Hello, MBA readers,
In St. Louis, Mayor Lyda Krewson has announced that she will not run for re-election, after taking some time to reflect during her recent birthday. She has been mayor since 2017, and her term ends in April. As Krewson prepares to say goodbye, Columbia is hoping to eventually say hello to new flights and travelers with a new airport terminal. The project began construction on Tuesday, and supporters say they hope the expansion will open up more economic and business opportunities to the area when it’s completed in 2022. More pressingly, officials in St. Louis County want to boost businesses with a new round of grants being that could go out by the end of this year. The St. Louis Economic Development Partnership is working with the county government in a partnership that has already brought $20 million in grants to small businesses, but is hoping to deliver more relief amid pandemic losses.
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St. Louis County Council tries to limit executive’s emergency powers
In response to recent COVID-19 restrictions, Republican council members are attempting to pass a bill that would allow them to cancel Sam Page’s emergency orders. (KSDK)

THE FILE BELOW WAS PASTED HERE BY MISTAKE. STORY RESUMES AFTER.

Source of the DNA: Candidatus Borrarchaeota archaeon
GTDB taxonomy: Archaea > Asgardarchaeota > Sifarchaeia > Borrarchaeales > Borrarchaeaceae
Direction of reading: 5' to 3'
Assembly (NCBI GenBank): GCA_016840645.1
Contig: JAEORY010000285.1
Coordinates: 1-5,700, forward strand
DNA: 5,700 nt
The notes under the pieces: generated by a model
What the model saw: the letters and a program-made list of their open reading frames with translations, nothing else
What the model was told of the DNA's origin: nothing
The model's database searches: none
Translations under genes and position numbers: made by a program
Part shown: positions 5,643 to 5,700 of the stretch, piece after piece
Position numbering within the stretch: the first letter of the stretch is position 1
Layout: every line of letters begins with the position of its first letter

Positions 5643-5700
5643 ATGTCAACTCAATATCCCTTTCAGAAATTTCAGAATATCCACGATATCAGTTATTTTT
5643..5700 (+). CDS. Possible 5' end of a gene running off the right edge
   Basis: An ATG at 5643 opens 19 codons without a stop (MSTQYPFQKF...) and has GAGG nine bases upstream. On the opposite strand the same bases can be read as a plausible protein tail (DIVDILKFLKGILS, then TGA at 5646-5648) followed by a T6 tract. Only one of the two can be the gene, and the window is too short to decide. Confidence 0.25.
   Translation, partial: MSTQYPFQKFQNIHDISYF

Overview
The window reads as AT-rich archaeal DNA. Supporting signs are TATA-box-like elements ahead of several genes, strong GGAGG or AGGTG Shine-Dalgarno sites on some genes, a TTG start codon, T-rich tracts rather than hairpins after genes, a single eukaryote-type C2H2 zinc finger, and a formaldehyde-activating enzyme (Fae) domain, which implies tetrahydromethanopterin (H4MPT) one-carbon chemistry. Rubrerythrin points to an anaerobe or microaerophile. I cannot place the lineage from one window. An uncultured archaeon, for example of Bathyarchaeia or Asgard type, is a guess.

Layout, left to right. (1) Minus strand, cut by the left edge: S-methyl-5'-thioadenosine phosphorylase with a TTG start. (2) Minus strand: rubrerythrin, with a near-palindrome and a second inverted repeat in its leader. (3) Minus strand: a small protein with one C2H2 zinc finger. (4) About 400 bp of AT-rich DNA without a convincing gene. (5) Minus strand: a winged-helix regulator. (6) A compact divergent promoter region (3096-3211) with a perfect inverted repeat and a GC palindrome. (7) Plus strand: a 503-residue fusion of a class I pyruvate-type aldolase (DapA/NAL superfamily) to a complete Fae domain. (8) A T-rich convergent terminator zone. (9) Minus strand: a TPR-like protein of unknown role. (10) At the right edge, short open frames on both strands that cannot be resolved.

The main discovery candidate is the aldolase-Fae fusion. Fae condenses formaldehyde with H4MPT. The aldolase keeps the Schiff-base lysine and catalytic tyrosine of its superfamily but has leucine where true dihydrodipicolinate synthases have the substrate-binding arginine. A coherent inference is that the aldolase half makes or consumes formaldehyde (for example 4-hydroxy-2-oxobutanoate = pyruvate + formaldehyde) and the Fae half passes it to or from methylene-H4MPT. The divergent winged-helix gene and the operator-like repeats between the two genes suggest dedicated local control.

Study shows mask mandates in St. Louis area drastically reduced virus spread
After 12 weeks with mask mandates, the average daily growth of cases in the city of St. Louis and St. Louis County was 40% lower than in nearby counties without mask orders. (St. Louis Post-Dispatch)
Aid to St. Louis County restaurants may come soon
The St. Louis Economic Development Partnership on Tuesday discussed plans to partner with the St. Louis County government to bring aid to struggling restaurants by the end of the year. (St. Louis Post-Dispatch)
RideKC asks passengers to only make essential trips amid planned cuts
The Kansas City Area Transportation Authority said lower frequency routes will be temporarily cut as COVID-19 drives high absenteeism among its workforce. (Kansas City Star)
Clay County imposes new COVID-19 restrictions